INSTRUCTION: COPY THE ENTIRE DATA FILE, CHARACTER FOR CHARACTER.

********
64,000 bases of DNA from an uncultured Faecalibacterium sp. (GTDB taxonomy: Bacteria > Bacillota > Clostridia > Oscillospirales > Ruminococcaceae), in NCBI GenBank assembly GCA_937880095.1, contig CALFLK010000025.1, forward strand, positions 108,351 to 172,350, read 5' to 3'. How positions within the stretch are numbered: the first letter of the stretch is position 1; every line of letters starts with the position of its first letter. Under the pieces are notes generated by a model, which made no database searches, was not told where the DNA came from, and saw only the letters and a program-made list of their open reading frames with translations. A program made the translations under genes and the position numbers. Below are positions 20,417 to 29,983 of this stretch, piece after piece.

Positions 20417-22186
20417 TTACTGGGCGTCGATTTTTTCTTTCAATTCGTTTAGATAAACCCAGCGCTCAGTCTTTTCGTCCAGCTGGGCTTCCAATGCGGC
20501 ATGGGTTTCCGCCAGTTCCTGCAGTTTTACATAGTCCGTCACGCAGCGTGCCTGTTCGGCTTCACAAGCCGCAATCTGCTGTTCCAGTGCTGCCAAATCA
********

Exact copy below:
64,000 bases of DNA from an uncultured Faecalibacterium sp. (GTDB taxonomy: Bacteria > Bacillota > Clostridia > Oscillospirales > Ruminococcaceae), in NCBI GenBank assembly GCA_937880095.1, contig CALFLK010000025.1, forward strand, positions 108,351 to 172,350, read 5' to 3'. How positions within the stretch are numbered: the first letter of the stretch is position 1; every line of letters starts with the position of its first letter. Under the pieces are notes generated by a model, which made no database searches, was not told where the DNA came from, and saw only the letters and a program-made list of their open reading frames with translations. A program made the translations under genes and the position numbers. Below are positions 20,417 to 29,983 of this stretch, piece after piece.

Positions 20417-22186
20417 TTACTGGGCGTCGATTTTTTCTTTCAATTCGTTTAGATAAACCCAGCGCTCAGTCTTTTCGTCCAGCTGGGCTTCCAATGCGGC
20501 ATGGGTTTCCGCCAGTTCCTGCAGTTTTACATAGTCCGTCACGCAGCGTGCCTGTTCGGCTTCACAAGCCGCAATCTGCTGTTCCAGTGCTGCCAAATCA